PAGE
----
The Neurodiversity Education Research Center and Arizona State University are partnering on a National Science Foundation-funded project. This Research Practice Partnership (RPP) explores computer science education as it intersects with disability and the arts. Working with embodied technologies and constructivist pedagogy, we strive to build rich, inclusive computational learning experiences for all students. The partnership extends beyond the university and school settings to include parents, community members, and industry leaders.

Our research consists of three parts:


Co-designing curriculum ​

Experienced teachers of neurodivergent middle school students (what we call Teacher Fellows) will work alongside experts in computer science, media studies, and the arts to design computer science-informed curricula. Central to this work is the building, playing, and performing of wearable digital musical instruments.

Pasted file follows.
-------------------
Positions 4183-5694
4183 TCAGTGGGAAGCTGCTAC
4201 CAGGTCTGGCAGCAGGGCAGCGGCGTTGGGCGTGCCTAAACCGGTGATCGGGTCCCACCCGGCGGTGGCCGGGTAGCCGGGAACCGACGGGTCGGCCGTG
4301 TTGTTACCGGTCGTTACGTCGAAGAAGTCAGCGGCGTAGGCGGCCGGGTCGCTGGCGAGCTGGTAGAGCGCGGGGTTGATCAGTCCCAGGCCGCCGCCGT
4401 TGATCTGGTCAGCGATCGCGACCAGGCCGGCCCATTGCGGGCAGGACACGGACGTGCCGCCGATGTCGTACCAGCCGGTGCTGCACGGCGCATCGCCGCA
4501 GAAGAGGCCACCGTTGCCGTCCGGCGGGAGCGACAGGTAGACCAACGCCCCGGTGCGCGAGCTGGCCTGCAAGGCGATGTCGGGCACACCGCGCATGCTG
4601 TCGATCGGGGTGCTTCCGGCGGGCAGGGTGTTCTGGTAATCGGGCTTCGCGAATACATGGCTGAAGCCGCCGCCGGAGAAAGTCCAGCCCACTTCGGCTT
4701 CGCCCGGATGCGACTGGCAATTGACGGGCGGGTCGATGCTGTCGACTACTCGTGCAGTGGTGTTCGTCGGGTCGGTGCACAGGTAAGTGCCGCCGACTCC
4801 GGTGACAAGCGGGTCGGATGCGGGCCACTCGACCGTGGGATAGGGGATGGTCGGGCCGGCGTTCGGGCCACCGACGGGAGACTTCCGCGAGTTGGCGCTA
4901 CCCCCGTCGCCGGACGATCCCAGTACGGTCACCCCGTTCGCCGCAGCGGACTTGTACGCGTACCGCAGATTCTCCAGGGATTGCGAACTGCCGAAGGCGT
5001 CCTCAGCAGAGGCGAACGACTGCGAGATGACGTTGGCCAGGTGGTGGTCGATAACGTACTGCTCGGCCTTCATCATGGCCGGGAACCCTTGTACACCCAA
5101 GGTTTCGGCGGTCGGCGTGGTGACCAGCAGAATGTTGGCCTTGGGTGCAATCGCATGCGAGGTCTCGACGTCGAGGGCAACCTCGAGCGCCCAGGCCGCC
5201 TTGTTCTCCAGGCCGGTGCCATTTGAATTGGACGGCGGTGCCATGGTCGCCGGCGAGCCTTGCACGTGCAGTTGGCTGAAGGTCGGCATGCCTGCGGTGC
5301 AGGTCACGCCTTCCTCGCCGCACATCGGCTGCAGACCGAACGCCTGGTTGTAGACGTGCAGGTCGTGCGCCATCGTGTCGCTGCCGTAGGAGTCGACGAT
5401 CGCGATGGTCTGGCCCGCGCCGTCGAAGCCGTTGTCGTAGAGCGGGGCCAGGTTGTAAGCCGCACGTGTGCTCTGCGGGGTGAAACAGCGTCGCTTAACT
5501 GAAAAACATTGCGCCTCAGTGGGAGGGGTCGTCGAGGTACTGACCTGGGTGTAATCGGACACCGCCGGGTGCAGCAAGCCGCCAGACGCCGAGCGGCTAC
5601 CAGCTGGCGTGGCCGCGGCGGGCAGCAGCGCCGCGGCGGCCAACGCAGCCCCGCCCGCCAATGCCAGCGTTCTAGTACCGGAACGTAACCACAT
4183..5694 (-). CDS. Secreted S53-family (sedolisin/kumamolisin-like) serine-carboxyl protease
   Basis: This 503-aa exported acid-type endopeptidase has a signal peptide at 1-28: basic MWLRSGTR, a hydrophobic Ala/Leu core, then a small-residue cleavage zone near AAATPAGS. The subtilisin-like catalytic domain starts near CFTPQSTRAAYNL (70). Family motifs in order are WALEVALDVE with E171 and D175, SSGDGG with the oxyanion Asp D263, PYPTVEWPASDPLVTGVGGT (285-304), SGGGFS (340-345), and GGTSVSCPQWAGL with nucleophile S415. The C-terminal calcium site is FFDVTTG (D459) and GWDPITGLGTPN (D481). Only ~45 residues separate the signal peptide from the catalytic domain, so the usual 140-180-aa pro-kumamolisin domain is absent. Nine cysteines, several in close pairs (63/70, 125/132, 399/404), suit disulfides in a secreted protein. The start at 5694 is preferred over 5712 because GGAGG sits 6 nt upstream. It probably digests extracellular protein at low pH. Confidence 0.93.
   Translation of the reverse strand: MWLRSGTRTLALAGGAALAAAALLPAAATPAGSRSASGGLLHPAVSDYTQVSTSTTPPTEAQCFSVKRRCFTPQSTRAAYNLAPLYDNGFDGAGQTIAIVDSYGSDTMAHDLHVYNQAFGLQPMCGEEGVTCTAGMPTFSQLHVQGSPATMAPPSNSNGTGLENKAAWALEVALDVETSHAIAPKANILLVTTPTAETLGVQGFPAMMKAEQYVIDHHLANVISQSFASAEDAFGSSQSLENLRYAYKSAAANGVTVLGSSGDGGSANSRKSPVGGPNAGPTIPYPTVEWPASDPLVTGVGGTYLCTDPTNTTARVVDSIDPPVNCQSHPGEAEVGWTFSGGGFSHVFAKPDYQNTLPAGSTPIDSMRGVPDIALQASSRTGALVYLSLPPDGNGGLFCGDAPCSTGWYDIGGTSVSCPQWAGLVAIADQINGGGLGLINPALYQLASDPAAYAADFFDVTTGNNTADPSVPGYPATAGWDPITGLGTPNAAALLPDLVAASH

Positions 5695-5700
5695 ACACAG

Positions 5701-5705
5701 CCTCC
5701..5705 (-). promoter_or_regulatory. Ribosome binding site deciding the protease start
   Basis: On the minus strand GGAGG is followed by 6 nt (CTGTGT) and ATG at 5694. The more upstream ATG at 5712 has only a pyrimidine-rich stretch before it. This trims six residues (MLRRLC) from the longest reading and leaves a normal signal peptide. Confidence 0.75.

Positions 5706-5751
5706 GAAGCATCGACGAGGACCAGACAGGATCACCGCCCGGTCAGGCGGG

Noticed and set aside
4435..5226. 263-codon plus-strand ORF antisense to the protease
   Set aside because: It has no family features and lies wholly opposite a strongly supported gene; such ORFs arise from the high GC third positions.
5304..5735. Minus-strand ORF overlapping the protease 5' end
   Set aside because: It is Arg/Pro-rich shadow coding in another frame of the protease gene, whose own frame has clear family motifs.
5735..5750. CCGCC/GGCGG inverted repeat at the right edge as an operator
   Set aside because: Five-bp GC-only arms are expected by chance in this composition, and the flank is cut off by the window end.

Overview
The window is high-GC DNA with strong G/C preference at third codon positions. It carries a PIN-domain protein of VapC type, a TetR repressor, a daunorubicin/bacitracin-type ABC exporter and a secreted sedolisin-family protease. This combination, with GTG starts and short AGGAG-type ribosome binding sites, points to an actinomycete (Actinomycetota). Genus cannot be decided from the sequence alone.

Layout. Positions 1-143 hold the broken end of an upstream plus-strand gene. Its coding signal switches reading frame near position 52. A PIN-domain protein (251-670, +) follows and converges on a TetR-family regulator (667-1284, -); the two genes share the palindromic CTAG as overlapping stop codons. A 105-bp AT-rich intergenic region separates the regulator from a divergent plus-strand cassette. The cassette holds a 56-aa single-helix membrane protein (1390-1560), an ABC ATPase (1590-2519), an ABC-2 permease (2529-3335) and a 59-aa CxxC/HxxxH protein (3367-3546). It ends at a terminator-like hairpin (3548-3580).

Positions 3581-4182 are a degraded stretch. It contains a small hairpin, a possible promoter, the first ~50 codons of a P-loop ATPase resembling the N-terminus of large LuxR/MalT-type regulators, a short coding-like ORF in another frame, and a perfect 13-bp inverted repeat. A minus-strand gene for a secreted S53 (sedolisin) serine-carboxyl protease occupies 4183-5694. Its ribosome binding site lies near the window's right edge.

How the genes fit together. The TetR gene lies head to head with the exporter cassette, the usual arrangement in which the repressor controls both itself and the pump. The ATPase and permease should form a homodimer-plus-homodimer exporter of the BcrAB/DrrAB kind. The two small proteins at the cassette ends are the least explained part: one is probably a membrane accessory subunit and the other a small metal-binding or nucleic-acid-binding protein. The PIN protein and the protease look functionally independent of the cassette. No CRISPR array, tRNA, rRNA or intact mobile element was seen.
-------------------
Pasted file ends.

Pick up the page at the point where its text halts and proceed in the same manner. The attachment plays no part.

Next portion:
Piloting curriculum ​​

Partner schools will work alongside Teacher Fellows and the ASU research team to implement and collect data on the co-designed curriculum.


TEL Shows

Telematic Embodied Learning Shows serve as the capstone project of each semester. The Shows are performances, loosely defined, in which students and other participants perform their built instruments.​​